Texas created more than half the jobs in the nation over the last year, according to a report released Thursday.
In the monthly review of the Texas economy for October, Ali Anari and Mark Dotzour of the Real Estate Center at Texas A&M University reported that the state added 166,000 jobs during the year ending in September for an annual growth rate of 1.6 percent.
During the same period, the U.S. economy gained 321,000 jobs, an annual growth rate of 0.2 percent.
The private sector is driving job creation in Texas, Anari said in a statement.
"The private sector posted an annual employment growth rate of 1.9 percent compared with 0.5 percent for the U.S. private sector during the year," he said.
Every metro area in Texas except Lubbock had more jobs in September 2010 than in September 2009.
Waco topped the list with a 2.4 percent growth rate, followed by Austin (2.3 percent), Killeen-Temple-Fort Hood (2.3 percent), College Station (2 percent) and McAllen (2 percent).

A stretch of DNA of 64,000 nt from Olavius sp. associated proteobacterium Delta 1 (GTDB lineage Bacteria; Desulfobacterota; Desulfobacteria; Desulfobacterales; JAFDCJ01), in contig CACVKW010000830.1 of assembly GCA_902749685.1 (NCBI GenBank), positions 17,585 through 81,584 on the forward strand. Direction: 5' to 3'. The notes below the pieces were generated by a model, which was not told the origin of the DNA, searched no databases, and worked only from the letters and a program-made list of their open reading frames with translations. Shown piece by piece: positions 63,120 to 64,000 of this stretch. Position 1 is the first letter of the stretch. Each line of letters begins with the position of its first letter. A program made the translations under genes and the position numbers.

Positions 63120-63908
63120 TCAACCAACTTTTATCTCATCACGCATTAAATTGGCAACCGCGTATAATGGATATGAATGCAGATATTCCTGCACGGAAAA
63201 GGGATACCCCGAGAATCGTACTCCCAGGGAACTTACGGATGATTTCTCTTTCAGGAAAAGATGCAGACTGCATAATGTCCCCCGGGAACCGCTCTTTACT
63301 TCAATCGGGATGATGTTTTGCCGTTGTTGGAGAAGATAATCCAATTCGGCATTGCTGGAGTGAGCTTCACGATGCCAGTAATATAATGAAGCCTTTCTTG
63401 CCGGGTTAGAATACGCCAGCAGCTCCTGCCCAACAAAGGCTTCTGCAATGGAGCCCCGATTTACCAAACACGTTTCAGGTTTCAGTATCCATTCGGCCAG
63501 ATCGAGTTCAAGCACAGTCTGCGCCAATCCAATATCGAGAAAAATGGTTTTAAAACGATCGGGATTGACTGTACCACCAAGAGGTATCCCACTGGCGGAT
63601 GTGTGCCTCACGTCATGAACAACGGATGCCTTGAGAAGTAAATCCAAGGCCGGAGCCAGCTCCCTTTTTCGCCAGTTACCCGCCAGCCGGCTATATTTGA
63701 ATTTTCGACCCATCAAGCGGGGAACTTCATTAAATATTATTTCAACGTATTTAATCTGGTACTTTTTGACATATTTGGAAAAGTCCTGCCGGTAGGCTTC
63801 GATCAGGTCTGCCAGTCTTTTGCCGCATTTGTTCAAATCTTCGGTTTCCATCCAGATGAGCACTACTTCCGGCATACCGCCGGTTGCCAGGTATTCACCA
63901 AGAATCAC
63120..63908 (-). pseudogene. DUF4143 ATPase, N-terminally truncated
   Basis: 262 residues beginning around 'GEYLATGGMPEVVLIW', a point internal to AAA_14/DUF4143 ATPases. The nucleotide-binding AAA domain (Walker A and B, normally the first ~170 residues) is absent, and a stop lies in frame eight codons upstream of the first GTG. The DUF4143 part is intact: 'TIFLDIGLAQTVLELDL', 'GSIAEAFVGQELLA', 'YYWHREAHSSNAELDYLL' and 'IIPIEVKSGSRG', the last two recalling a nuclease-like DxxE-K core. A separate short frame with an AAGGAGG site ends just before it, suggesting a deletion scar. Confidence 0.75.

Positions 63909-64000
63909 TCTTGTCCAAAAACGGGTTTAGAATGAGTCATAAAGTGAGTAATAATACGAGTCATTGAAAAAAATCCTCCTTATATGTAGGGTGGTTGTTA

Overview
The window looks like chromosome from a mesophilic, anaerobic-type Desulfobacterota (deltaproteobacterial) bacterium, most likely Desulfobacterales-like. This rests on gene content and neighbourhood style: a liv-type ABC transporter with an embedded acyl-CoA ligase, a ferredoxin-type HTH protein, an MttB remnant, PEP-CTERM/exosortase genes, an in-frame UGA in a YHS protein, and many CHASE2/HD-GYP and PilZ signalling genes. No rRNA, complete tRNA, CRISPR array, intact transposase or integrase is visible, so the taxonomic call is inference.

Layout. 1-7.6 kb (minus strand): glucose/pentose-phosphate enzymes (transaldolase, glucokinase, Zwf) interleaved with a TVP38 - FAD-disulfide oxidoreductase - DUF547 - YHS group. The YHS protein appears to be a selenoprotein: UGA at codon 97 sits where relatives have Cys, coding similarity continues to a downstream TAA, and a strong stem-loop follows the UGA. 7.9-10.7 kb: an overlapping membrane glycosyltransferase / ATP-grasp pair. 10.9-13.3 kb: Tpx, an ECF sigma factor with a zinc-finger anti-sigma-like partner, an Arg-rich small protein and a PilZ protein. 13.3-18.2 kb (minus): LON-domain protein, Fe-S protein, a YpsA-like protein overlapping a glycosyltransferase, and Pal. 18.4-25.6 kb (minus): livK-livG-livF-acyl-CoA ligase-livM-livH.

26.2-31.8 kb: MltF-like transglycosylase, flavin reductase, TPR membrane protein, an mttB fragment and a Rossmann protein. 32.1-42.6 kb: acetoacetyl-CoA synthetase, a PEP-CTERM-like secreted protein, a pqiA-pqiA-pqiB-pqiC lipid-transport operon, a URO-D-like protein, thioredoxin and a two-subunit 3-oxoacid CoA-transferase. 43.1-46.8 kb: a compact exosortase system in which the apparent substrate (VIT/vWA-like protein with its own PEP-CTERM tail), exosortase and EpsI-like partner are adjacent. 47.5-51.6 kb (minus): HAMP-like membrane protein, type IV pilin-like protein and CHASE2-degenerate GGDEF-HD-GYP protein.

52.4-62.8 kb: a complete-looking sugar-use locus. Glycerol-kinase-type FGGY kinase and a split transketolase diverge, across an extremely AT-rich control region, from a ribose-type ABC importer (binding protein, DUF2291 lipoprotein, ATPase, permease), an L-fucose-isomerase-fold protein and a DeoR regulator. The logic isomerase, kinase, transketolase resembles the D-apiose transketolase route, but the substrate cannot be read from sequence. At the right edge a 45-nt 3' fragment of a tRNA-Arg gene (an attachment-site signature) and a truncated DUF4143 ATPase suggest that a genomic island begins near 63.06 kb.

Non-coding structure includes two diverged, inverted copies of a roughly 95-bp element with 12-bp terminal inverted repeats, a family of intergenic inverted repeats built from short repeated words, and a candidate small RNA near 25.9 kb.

The four biggest metro areas didn't fare as well, with Dallas gaining 1 percent, Fort Worth-Arlington adding 0.9 percent, San Antonio up 0.7 percent and Houston at 0.1 percent. Lubbock dropped 0.2 percent.
"All Texas industries except trade, construction and information had more jobs in September 2010 than they did 12 months earlier," Anari said.
Mining and logging, which includes oil and gas drilling, led in job creation with a 14.1 percent gain (27,900 jobs). The average number of active rigs increased from 379 in October 2009 to 688 this month, according to Hughes Tool Co.
Government, the biggest employment sector in the state with 1,817,700 jobs, increased 0.6 percent (10,900 jobs).
The biggest decrease was in the information industry, including Internet service providers, Web search portals, publishing, broadcasting and telecommunications. The sector's employment dropped by 7.3 percent (14,600 jobs) to 186,200 jobs.